One of the most contentious races this primary season is for the state Senate District 18 seat, held by Cecil Staton who is retiring. District 18 includes Crawford, Monroe, Peach and Upson counties and parts of Bibb and Houston counties. There is no Democratic opposition in this race so the primary winner will be the new senator.
Spencer Price, who narrowly lost to Staton two years ago, is running again. This time his primary opponent is John F. Kennedy. Price is a doctor who has a compelling story. Born of modest roots, he’s risen to the medical profession. Along the way he’s served in our military forces. As we noted in our endorsement two years ago, Price was to the far right of Staton.
It seems odd associating an easily recognizable name like Kennedy with the Republican Party, but this Kennedy, while having the same easy manner as the 35th president, wasn’t brought up in Massachusetts, but rather in Adrian.
Kennedy is the managing partner and CEO of the law firm James-Bates-Brannan-Groover LLP, where he manages the firm that has 45 lawyers in offices in Atlanta and Macon while specializing in complex commercial litigation, business transactions and business disputes.
Both men are impressive on the surface. However, Price’s past and continuing brushes with the Internal Revenue Service in the form of tax liens on income and payroll taxes and lawsuits give us great pause.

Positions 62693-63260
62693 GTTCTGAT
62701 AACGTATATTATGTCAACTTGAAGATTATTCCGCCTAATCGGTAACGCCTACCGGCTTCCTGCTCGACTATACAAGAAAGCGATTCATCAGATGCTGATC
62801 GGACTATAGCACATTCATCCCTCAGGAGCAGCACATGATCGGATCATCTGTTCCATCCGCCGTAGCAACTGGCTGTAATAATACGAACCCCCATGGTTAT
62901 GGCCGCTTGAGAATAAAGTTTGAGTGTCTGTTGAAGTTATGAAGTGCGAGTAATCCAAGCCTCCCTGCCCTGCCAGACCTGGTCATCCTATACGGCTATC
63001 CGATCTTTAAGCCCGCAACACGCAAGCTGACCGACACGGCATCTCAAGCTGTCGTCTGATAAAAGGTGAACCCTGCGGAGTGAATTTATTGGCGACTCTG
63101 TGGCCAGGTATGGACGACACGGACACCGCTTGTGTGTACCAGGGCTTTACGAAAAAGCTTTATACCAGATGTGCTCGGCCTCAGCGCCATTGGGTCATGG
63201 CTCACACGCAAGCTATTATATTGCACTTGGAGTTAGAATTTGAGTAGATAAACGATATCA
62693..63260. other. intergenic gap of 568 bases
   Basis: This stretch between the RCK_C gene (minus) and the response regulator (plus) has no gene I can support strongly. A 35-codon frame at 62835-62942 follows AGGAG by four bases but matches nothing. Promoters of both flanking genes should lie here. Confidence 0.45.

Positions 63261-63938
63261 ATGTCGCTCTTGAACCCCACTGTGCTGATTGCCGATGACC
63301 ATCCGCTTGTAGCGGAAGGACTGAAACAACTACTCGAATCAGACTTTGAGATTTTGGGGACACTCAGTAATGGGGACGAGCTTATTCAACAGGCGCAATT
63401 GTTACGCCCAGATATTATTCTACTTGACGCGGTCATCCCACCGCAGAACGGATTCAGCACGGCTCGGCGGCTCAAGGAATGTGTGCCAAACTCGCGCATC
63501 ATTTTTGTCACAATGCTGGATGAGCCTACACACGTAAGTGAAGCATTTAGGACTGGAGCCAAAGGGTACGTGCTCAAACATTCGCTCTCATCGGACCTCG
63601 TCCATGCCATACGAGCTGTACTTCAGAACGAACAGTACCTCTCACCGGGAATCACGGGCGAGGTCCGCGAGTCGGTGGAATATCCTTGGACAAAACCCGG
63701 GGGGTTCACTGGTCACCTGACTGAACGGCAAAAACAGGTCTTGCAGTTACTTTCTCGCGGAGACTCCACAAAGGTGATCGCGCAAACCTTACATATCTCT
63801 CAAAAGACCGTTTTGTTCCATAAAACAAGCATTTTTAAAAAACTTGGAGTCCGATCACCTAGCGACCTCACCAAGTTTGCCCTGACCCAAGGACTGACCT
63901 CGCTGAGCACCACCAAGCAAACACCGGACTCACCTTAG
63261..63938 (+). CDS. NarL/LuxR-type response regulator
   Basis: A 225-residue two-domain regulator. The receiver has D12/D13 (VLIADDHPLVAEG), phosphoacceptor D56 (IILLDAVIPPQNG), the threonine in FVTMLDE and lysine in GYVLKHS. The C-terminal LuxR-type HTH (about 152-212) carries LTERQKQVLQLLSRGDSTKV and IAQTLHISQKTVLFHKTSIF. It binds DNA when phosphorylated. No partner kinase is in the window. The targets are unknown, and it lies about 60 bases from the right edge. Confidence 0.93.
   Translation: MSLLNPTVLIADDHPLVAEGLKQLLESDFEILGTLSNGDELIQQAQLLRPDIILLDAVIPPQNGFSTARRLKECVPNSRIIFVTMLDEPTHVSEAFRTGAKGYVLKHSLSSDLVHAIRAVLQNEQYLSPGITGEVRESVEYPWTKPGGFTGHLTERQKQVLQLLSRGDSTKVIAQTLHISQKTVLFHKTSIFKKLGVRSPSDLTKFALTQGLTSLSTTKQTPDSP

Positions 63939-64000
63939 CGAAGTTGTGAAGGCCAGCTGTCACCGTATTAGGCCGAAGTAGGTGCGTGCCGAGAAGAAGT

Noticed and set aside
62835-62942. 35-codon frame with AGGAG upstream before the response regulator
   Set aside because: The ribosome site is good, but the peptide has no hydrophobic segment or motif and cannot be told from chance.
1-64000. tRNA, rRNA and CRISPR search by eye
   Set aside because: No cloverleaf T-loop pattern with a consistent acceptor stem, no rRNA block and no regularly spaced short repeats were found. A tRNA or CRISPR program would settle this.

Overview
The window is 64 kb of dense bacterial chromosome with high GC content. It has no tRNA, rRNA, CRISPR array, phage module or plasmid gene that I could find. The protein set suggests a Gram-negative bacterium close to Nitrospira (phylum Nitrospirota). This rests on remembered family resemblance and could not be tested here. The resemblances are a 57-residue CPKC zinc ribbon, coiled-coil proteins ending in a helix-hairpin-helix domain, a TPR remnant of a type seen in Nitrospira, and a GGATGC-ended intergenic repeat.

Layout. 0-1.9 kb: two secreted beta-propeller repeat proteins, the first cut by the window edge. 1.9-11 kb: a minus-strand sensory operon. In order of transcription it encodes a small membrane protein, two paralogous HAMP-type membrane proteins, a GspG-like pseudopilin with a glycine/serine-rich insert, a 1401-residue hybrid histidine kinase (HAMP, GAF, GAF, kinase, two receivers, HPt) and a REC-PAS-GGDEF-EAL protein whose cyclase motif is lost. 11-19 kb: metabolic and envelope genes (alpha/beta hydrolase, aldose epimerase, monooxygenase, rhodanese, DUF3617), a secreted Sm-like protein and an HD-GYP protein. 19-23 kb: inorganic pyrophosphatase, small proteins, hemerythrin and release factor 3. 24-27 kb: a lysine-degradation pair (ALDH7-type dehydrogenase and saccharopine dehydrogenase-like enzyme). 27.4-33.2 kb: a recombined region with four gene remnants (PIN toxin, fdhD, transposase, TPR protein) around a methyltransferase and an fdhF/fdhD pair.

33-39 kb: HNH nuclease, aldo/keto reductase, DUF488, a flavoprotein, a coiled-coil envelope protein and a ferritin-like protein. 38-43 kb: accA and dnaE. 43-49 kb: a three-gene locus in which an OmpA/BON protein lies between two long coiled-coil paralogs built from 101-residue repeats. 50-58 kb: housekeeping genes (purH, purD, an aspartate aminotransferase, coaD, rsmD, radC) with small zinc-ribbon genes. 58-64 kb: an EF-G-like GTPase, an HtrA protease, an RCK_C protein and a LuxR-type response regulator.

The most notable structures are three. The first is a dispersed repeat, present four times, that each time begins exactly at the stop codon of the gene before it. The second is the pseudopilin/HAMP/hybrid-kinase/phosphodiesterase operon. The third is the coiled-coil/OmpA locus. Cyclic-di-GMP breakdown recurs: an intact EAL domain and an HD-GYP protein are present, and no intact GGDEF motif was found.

While he has attributed those financial difficulties to the loss of his child in the early 2000s, the time frames and circumstances are suspect. Some of the IRS problems were just cleared up last year, and The Medical Center of Central Georgia sued him for the substantial sum of $238,000 in 2006 for his failure to set up, as promised, a medical practice in Taylor County. The Medical Center has had to resort to garnishing his wages.
Kennedy, on the other hand, is just the opposite. He’s been appointed by the courts around the state as a court receiver charged to manage businesses and protect their assets. His partners have placed their trust in him to manage the firm and keep it financially solvent.
Don’t expect a bomb thrower, but rather a well-prepared legislator. He’s already had sit-down meetings with the governor, lieutenant governor and the president pro-tem of the Senate. Kennedy plans to meet with all the local government officials before he takes his oath of office in January. He describes his job as being the interface between local government needs and state government resources.
We endorse John F. Kennedy.
Citizen Advisory Board: Gene Strouss, Gigi Cabell, Leroy Mack, Bill Curry, Amy Elton, Philip Lengel. Editorial Board: Don Bailey, Charles E. Richardson.